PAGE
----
Finally, I do it. Eyes closed, I see her—barefoot, broken still, but walking freely to my door. I smile. Yes. This is how it happened.
I open my eyes, grinning, but the Glib is deeply immersed in a book. I scowl. “Have you been reading this whole time?”
“No, I’ve been channeling my mental energy into tearing down the Beacon. I think I’ve almost got it.”
I squint at him. “You’re teasing me again.”
“A regular Einstein, you are,” he says with a smirk, then tosses the book to the floor. “So, you’ve got it now?”
I smile despite myself. “Yes, I made the picture, like you said.”
“Good. Now it’s time to focus on verbalization.” His face takes on a seriousness that seems somehow out of place. He pulls his chair closer to mine and looks me straight in the eye. “What is the question you fear?”
“Who is the girl? How did she come here?” The words send chills down my spine.
“What will you say?”
I picture it again in my mind. “She wandered onto my land. She was—a-alone.” But my breathing is ragged, I’m hyperventilating.
“Stop.” The question withdrawn, I’m relieved from the pressure of the lie. My breathing slowly returns to normal. When I have enough air, I curse.
“You didn’t think it was going to be that easy, did you?” But his normally biting voice is gentle.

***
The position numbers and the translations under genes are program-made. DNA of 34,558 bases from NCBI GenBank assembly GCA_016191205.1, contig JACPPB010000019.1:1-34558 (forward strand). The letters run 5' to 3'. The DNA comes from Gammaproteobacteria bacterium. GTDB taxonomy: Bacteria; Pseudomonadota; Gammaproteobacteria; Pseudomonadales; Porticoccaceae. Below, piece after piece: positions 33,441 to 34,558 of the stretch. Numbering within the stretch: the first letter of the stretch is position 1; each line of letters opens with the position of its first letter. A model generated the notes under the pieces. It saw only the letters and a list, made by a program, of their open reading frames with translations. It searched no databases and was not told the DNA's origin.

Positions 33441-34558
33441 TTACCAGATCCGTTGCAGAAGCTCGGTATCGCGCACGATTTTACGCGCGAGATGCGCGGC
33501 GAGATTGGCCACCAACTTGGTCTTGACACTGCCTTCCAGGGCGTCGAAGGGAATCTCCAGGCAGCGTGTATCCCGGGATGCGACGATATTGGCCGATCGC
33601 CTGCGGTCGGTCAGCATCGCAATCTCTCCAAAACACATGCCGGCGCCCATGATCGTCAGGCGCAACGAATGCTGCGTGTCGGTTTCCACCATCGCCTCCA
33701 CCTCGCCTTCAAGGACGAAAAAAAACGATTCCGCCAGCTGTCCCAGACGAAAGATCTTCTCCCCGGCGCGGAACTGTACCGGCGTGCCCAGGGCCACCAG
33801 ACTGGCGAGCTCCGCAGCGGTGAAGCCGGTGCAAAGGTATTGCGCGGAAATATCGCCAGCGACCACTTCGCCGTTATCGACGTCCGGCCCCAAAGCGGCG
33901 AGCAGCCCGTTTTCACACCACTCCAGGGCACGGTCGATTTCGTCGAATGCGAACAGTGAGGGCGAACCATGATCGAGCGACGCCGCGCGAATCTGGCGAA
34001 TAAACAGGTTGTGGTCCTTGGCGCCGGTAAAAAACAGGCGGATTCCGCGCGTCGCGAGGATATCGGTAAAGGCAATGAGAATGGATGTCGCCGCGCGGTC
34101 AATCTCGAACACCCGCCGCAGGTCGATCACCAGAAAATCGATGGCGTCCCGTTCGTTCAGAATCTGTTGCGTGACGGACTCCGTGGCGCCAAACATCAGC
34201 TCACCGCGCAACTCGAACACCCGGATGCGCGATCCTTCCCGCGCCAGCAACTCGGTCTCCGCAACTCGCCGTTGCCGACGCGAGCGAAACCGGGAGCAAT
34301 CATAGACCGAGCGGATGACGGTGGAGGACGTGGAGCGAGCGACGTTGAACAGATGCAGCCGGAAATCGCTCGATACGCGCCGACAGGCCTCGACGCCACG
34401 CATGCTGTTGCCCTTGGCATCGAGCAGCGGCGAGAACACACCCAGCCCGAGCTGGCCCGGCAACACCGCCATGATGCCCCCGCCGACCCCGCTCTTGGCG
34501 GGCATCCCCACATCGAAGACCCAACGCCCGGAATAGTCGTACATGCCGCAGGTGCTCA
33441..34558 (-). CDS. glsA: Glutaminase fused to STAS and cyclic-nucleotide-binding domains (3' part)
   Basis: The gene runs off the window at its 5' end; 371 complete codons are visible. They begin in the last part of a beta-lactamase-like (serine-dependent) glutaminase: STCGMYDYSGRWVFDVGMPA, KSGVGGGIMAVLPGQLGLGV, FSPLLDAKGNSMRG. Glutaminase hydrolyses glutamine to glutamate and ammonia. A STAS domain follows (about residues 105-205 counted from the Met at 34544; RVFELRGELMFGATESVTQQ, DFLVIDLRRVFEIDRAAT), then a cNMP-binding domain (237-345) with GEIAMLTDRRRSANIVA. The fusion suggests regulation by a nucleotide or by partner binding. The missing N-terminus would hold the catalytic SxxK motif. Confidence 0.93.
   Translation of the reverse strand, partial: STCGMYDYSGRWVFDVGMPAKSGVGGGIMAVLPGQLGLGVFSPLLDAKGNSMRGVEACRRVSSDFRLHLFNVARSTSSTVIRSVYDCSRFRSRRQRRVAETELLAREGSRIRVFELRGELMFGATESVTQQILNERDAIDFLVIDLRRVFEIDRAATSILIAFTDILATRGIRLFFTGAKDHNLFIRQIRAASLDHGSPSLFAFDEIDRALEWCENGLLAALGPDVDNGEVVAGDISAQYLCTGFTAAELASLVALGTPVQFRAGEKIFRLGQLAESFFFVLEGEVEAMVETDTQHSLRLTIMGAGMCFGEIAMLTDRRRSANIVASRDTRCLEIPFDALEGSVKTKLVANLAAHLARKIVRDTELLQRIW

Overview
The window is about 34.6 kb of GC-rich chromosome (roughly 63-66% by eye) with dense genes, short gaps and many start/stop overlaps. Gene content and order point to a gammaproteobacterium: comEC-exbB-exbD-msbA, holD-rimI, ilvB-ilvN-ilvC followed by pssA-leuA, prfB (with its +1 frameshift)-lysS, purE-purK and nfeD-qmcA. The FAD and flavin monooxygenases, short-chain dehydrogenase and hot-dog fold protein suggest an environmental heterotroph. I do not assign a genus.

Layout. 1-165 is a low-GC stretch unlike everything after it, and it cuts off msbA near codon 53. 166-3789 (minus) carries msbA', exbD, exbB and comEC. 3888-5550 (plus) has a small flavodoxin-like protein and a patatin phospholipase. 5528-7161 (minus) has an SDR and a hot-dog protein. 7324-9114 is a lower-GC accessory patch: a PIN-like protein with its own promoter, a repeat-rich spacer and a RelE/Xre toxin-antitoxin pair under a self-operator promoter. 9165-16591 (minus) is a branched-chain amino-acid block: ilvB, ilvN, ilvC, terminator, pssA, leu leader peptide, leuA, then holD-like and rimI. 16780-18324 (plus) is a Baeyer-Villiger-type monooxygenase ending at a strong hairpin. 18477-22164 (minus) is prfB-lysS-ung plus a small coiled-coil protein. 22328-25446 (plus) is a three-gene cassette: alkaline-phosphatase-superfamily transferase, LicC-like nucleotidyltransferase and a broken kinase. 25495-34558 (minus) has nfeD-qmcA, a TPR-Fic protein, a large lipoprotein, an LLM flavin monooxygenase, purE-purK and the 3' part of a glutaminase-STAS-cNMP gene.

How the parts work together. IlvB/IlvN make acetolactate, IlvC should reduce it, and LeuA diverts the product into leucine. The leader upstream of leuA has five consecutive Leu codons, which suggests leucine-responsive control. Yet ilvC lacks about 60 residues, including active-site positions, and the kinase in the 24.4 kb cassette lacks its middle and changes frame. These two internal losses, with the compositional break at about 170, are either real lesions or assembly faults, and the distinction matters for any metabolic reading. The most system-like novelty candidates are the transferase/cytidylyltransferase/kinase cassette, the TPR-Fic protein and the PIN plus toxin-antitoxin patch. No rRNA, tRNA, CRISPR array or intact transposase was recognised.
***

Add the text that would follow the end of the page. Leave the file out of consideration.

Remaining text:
“I guess I did hope it would be,” I say with a shrug. “You’re sure you can’t just give me some magic lying pill?”
He smiles and squeezes my hand. “Take a moment. Try again.”
I try again. Visualizing, then verbalizing. Each time I get a little further, but each time I eventually trigger the response. I try and try and try, until my chest aches and every breath cuts through my lungs like glass. Weariness soaks in with each passing hour.
After what feels like my hundredth unsuccessful attempt, I shudder and lean back in the chair. The fire in the hearth long ago turned cold, and the clock on the wall tells me morning has come. “I need a break.”
The Glib looks at me through bleary eyes. Tears of exhaustion and frustration course down my cheeks. He pats my hand awkwardly. “We’re out of time, dear. I think it’s time to throw in the towel.”
“What?! No!” But he’s already standing, walking away from me.
I leap to my feet. “You can’t give up on me! You’ve succeeded before, haven’t you?”
He turns, and I see a little of my own frustration mirrored in his eyes. “Yes! I don’t understand it. If you tell yourself something enough times, eventually you’ll believe it.” He runs his hand through his graying hair and paces the room. “It’s worked every time in the past—maybe because I had more time with the others, or maybe—”
I stomp over, grab his arm, stopping his rambling. “How do you do it,” I demand.
His jaw works, his shoulders rising in a helpless shrug. “I don’t know. I’ve always been able to do it—even before the Beacon went up.”
I stare at him, uncomprehending. “You didn’t have to learn to lie?”
“I don’t lie,” he says, shaking his head. “In the moment I say it, I believe it, even as I simultaneously believe the opposite. There was a term for it, in Pre-Beacon days—cognitive dissonance: the ability to believe two different, conflicting things at the same time. Though I guess, back then, it wasn’t considered an ability.”
A natural talent. I grit my teeth against the unfairness. “But you taught the others. I’m not giving up.” I square my shoulders. “Ask me again.”
The Glib frowns. “I don’t know…”
“Ask me again.”